We have had great success utilizing our online viewing rooms, either for presenting a single important artwork or to stage full online exhibitions with multiple works. We put together a beautiful online-only exhibition of paintings by the late Chicago based artist Evelyn Statsinger; our online viewing room allowed us to contextualize the works with archival images, a text and biographical information about the artist. We plan to continue to use this technology to augment or complement our physical exhibition program.
THE GALLERY COVERS AN ENORMOUS RANGE OF ARTISTS AND PERIODS FROM IMPRESSIONISM AND MDOERN TO CONTEMPORARY. ARE YOU FOCUSING SPECIFICALLY ON CONTEMPORARY AS DIRECTOR OF THE GALLERY?
My focus will be on Post-War and Modern American art, but I will assist my clients in acquiring from all facets of our program.
Pencil and pinpricks on paper
WHAT ARE SOME OF THE PLANS FOR THE FUTURE DO YOU HAVE?
I am looking forward to the post-COVID era, when we are able to ambitiously plan exhibitions and gatherings at the gallery again, as well as call on our clients in person and visit their collections! For now, FaceTime will have to do.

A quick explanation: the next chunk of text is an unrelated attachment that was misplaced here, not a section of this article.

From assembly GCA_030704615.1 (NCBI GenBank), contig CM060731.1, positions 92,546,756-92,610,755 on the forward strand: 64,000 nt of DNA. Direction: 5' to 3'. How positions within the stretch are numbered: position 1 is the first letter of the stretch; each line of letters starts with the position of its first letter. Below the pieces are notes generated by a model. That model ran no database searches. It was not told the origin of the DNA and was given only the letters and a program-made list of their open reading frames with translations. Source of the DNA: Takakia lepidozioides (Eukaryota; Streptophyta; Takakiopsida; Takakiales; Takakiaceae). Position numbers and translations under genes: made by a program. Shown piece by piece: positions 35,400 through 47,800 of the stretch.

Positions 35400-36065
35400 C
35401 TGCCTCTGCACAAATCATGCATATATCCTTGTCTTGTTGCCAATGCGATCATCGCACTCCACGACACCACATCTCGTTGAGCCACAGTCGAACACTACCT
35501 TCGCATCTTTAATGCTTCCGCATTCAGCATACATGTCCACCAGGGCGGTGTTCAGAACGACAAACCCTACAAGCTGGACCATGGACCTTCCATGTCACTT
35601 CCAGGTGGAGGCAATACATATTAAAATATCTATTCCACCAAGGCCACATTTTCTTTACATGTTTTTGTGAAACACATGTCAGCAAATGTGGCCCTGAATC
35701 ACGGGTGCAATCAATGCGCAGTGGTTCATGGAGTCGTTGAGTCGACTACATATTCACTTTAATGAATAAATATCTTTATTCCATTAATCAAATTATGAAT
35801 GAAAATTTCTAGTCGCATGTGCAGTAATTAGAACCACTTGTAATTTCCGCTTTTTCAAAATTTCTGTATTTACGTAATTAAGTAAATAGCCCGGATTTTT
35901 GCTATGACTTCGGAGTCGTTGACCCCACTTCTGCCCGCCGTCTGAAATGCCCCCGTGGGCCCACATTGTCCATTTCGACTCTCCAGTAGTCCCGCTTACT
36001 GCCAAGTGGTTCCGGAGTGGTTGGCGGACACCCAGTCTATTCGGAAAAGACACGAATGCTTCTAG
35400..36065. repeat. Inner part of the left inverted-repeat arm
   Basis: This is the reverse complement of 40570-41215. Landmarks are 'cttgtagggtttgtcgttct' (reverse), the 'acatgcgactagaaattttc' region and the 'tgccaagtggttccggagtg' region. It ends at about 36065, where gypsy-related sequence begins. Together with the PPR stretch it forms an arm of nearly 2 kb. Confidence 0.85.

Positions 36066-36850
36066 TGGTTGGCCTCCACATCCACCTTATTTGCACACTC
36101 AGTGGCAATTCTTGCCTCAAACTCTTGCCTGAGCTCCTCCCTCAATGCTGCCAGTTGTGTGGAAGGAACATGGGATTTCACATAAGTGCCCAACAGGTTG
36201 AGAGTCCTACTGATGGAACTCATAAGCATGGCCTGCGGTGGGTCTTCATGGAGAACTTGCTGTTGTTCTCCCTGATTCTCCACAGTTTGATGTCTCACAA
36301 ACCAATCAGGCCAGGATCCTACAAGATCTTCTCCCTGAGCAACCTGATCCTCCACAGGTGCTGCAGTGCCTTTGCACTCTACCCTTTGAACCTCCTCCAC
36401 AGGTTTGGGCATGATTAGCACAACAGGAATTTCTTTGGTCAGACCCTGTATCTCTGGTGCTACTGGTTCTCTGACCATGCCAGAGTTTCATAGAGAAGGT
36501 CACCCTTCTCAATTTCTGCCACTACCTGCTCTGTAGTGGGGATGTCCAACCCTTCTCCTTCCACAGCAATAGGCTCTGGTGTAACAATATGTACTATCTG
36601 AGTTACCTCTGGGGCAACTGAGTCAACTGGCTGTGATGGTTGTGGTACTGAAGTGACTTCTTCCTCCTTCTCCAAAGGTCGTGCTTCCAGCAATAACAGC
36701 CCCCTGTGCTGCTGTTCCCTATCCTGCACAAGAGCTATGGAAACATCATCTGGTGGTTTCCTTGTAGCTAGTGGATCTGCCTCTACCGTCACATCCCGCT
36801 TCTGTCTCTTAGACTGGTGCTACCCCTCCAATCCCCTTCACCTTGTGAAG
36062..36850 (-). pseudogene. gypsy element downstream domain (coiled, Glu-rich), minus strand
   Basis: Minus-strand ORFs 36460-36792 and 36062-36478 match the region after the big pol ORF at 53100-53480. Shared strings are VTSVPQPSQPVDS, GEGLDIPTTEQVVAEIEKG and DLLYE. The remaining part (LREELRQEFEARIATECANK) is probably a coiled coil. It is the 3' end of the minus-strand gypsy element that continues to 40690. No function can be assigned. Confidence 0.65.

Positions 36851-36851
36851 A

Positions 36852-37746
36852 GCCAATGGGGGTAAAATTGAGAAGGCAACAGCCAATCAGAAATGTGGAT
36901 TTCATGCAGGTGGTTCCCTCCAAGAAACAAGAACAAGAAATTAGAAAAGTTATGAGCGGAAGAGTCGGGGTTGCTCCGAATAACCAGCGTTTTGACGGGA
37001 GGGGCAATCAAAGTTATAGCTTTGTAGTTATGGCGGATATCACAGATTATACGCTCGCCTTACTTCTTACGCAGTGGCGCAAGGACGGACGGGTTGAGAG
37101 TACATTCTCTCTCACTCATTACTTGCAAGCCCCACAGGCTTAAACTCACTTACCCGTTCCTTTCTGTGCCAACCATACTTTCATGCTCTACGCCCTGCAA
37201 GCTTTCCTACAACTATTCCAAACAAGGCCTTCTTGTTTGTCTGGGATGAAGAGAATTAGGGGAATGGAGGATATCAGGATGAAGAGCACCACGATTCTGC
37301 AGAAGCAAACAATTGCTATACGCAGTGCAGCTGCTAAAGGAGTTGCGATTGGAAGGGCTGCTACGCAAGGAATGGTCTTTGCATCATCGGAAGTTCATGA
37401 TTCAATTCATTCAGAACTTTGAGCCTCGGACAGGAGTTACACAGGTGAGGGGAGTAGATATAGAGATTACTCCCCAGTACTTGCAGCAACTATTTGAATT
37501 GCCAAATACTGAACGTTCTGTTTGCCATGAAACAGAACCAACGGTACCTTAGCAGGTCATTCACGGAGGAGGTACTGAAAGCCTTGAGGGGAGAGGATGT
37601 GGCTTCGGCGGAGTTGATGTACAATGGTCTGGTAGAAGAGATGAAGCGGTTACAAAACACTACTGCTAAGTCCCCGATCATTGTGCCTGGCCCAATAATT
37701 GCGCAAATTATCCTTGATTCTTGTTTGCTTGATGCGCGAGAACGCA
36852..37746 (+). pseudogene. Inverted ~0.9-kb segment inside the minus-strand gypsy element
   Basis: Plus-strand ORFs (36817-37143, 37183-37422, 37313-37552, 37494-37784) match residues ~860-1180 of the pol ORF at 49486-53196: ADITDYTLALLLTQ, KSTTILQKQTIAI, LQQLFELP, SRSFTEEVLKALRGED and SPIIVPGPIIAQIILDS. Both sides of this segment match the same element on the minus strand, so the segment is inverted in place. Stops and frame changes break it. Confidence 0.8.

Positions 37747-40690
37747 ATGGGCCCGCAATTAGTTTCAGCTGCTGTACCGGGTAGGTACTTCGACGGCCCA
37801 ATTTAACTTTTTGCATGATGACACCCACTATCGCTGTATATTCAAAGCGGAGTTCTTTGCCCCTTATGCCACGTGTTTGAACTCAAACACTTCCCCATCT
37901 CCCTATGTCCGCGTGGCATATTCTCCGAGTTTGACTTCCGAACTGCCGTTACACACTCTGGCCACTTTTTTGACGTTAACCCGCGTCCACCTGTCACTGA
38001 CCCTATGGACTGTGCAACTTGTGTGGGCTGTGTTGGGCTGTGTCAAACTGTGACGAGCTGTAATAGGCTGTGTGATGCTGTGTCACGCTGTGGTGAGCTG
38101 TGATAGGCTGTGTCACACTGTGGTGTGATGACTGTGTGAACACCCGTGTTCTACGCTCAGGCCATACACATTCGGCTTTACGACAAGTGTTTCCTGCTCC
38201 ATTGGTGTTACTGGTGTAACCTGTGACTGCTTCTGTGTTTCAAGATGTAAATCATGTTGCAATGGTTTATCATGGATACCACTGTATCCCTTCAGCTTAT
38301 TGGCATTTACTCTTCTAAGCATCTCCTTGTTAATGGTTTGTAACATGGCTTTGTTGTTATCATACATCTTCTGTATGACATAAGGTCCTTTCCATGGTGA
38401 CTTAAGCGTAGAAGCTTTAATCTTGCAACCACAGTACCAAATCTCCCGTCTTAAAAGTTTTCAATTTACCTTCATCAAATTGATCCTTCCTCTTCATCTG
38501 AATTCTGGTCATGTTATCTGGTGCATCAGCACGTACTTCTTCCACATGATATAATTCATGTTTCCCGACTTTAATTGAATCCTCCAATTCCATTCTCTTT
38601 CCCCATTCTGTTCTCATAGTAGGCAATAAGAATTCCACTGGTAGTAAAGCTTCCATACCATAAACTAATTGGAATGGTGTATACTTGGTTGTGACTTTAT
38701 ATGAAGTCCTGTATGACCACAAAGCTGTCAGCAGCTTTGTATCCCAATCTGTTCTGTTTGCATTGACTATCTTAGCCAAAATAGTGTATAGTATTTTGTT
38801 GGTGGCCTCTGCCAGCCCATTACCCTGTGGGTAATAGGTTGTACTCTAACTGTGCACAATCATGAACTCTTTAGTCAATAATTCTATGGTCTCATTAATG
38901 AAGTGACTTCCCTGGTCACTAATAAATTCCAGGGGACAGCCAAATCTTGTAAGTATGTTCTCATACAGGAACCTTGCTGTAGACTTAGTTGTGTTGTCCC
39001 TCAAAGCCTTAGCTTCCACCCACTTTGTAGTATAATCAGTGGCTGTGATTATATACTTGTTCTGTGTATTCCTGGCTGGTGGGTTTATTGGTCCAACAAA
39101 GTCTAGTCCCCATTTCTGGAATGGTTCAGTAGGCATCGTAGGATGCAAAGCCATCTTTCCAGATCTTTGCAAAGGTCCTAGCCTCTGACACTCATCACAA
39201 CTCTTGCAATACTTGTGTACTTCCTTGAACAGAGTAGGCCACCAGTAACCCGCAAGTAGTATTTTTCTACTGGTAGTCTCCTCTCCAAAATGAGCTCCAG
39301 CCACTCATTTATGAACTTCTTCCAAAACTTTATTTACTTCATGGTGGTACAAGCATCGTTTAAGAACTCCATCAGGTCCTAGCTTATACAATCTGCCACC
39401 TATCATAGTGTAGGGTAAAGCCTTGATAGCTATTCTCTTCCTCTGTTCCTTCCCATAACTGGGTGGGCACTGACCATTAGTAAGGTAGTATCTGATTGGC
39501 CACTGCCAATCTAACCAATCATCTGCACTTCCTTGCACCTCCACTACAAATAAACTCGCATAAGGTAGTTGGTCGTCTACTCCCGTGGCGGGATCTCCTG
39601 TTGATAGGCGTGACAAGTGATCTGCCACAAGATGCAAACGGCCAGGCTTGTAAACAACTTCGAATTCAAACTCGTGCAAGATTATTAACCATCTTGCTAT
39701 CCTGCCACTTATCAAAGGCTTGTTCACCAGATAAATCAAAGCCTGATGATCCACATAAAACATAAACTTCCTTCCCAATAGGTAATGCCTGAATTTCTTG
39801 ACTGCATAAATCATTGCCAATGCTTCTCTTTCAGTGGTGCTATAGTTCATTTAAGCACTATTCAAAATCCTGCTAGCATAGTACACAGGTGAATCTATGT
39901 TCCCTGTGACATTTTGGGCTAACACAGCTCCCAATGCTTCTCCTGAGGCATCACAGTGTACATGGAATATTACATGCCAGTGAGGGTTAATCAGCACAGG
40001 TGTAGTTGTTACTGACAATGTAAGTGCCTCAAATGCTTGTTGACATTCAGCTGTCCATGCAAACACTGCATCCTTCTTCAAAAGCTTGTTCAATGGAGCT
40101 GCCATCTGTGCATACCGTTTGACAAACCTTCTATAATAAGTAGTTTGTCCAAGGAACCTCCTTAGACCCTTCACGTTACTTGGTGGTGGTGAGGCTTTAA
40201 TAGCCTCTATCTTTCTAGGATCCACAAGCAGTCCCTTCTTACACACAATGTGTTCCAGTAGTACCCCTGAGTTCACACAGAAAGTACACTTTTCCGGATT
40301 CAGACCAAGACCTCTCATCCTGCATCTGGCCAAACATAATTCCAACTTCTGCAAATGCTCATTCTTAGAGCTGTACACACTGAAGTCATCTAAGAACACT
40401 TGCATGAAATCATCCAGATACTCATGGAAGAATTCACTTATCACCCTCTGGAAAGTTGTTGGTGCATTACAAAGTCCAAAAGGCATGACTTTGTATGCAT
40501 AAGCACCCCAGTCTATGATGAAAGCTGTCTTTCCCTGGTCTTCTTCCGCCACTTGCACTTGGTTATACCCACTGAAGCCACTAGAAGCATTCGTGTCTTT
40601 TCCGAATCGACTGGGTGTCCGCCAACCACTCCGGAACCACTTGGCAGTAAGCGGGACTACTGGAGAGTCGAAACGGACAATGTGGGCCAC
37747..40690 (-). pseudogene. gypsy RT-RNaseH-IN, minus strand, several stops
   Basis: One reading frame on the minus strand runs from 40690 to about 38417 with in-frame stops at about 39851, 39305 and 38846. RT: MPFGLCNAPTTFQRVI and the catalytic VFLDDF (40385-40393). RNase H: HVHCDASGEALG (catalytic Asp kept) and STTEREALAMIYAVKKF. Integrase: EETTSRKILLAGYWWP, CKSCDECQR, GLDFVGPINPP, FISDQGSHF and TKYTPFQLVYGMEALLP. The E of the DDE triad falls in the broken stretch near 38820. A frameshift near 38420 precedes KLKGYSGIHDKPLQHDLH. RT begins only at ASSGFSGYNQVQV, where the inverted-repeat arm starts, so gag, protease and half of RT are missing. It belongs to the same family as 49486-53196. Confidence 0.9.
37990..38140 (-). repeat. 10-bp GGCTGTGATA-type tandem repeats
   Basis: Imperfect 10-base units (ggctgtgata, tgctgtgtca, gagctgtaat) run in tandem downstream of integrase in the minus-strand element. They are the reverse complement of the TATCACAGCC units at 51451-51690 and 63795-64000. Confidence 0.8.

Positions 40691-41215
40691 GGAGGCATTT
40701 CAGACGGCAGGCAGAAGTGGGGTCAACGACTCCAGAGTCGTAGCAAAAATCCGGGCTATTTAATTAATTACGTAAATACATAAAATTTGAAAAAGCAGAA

HOW DO YOU PLAN TO ENGAGE THE NOW GLOBAL DEMOGRAPHIC OF COLLECTORS WHO EXPERIENCE ART DIGITALLY AS MUCH AS THEY DO PHYSICALLY PARTICULARLY WITH THE NARROWING DOWN OF ART FAIRS AT LEAST AT PRESENT?
We will continue to be innovative, and ambitious, with our online presentations utilizing all the technological tools at our disposal—beautiful photography, well-produced videos, etc. We have also implemented safety and distancing protocol at all our galleries that will allow clients to come in and have an in-person viewing when they are comfortable.
Reframing Minimalism McArthur Binion and his Contemporaries in New York
Gray New York
October 22 – December 18, 2020
WHAT ARE YOUR GREATEST HOPES FOR YOUR ROLE AS DIRECTOR?
Gray is one of the oldest and most respected names in our business- it is a great responsibility and privilege to carry on the gallery’s legacy of excellence and expertise. I look forward to helping our clients build and maintain world-class collections, bringing great works to market and organizing exhibitions of beauty and lasting importance.
LAURA, THIS HAS BEEN A WONDERFUL EXPERIENCE, GETTING TO KNOW YOU AND GRAY GALLERY BETTER. THE LRFA BLOG LOOKS FORWARD TO ALL OF YOUR FUTURE PROGRESS AND SUCCESS AS DIRECTOR OF RICHARD GRAY. THANK YOU SO MUCH FOR TAKING THE TIME TO CONTRIBUTE.